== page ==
The Rothschilds are an influential banking dynasty originating in Frankfurt. The family empire was established by Mayer Amschel Rothschild in the 18th century and grew in prominence under his fives sons: Nathan Mayer, James Mayer, Salomon Mayer, Carl Mayer and Amschel Mayer. The Rothschilds were pioneers in the development of international finance, having established branches in London, Paris, Vienna and Naples, in addition to their native Frankfurt.1
From a small business engaged in trading goods and foreign exchange, the Rothschild family grew their business activities to include merchant banking, private banking, asset management, mergers and acquisitions, insurance, venture capital, pensions and investments, sovereign debt and commodities. They have also invested in major infrastructure projects such as bridges, tunnels and railways and—most notably—the Suez Canal. Other business interests include hotels, media, transportation and wine.2
- The Rothschild family grew in prominence in Europe beginning in the 18th century when Mayer Amschel Rothschild founded the family empire in Frankfurt.
- Mayer Rothschild sent sons to establish banking operations in London, Paris, Vienna and Naples, in addition to keeping a son in Frankfurt.1
- The family profited greatly during the Napoleonic Wars by helping the British government with its finances.3
- In his will, Mayer Rothschild left strict instructions that titles and property could only be passed down through male heirs, which encouraged marriage among family members.
The House of Rothschild in the 20th Century
Wars, politics and family rivalries diminished the family fortune over the next 100 years. The Naples branch of the bank closed in 1863, and a lack of male heirs led to the closure of the Frankfurt branch in 1901. The Vienna branch was shuttered in 1938 following the Nazi invasion of Austria and the danger posed to Jews.8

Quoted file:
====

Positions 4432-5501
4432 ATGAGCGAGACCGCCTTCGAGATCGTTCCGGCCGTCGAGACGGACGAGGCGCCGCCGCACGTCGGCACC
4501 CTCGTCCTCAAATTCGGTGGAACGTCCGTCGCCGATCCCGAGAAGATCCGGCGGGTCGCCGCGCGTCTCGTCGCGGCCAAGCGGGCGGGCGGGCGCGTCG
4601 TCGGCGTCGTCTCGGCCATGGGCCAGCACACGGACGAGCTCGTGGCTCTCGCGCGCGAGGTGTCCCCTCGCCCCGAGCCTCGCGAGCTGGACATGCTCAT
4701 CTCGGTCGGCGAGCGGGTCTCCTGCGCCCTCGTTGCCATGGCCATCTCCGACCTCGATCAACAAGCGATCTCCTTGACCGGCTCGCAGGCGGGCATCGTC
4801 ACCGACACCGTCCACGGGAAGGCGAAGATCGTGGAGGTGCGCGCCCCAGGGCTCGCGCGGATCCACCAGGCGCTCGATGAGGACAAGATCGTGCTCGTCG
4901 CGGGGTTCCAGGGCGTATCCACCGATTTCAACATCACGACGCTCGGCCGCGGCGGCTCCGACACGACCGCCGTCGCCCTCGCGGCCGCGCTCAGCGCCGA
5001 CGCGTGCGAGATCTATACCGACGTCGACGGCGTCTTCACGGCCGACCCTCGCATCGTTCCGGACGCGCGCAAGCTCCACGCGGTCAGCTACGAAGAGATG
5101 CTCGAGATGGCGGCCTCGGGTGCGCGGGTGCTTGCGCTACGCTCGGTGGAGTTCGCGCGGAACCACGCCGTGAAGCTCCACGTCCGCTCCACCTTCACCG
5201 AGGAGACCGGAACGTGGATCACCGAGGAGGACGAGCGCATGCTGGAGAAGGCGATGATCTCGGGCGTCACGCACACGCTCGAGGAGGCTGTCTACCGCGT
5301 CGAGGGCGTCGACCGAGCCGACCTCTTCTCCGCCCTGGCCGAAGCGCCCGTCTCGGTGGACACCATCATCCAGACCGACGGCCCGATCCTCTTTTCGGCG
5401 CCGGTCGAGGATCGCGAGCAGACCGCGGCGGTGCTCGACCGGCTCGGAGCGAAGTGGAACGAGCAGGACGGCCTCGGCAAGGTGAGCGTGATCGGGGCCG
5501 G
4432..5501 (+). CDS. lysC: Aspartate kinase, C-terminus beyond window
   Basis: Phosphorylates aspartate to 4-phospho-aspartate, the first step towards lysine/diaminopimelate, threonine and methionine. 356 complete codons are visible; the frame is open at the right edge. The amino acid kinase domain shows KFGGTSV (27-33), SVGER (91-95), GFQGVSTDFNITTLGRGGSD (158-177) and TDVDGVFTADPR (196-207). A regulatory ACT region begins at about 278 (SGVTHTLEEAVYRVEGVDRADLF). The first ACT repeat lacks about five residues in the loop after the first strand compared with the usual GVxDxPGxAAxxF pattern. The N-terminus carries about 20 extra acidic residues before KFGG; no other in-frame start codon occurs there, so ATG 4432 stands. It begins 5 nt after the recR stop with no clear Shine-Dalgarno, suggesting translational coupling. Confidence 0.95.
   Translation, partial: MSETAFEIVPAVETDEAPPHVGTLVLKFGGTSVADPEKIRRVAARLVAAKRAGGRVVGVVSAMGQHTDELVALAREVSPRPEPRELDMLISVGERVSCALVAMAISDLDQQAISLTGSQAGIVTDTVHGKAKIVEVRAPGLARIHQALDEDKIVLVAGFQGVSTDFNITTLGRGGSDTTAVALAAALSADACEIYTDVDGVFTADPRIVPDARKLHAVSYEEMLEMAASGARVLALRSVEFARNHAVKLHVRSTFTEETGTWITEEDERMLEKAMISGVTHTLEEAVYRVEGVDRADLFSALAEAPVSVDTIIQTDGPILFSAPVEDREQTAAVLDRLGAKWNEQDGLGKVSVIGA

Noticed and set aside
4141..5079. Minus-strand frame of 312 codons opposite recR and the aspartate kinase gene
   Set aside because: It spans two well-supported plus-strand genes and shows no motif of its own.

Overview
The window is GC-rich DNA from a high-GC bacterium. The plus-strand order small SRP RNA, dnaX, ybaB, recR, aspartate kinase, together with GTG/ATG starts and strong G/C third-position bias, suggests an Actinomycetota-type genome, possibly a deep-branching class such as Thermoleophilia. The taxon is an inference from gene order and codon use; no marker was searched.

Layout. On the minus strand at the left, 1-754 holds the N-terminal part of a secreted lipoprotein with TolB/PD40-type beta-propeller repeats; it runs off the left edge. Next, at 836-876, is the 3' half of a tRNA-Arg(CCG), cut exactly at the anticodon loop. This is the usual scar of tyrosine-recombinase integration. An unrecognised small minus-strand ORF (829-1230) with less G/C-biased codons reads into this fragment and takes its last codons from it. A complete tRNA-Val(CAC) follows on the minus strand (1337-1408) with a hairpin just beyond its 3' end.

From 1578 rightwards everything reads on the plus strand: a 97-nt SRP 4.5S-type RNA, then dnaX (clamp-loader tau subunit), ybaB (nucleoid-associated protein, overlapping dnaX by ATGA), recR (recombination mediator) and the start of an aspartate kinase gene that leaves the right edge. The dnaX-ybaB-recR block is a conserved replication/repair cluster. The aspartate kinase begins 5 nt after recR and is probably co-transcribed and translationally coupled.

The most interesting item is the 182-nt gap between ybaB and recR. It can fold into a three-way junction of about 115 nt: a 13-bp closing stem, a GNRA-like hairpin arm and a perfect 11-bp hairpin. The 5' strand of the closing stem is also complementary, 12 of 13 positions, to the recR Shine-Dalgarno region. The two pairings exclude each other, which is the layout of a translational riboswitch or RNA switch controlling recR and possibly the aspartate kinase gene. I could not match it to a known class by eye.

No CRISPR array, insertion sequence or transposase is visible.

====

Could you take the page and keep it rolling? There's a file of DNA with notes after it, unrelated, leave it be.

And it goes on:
The Vichy government in France expropriated Rothschild Bordeaux properties during the war, and the Nazis confiscated millions of dollars worth of art and other precious objects from the Austrian branch of the family (a portion of these were returned by the Austrian government in 1998). Over the years, palatial Rothschild estates were donated to the British and French governments and other organizations and universities.
By the 1970s, three Rothschild banks remained: the London and Paris branches and a Swiss bank founded by Edmond Adolphe de Rothschild (1926–1997).13 In 1982, President Francois Mitterrand’s socialist government dealt the Paris bank a fatal blow, nationalizing it and renaming it Compagnie Européenne de Banque.8 Despite his independence, Edmond came to the aid of his cousin, Baron David René James de Rothschild (1942), who stayed in Paris and in 1987 created Rothschild & Cie Banque. By 2003, the British and French banks were united with David as chair.14
In 2008, all of the holdings were reorganized under a single company, a shareholder of Paris Orléans based in France, unifying the family businesses roughly two centuries after the five sons of Mayer Rothschild spread out across Europe.8
Moving Into the 21st Century
The family wealth has been divided among descendants and heirs over the years. Today, Rothschild holdings span a number of industries, including financial services, real estate, mining, energy, and charitable work. The family also owns more than a dozen wineries throughout the world.15
Traditionally, the Rothschild fortune is invested in closely held corporations. Today, Rothschild corporations have continued to see success. Most family members are employed by these corporations directly or are invested in operations that generate family wealth. The remarkable success of the family has largely been due to a strong interest in cooperation, being entrepreneurs, and the practice of smart business principles.
The estate of Nathan Rothschild was intimately tied to the other fortunes of the family and became part of the collective wealth each Rothschild passed to the next generation. Rothschild descendants continue to finance global business operations and contribute to scholarly, humanitarian, cultural, and business endeavors.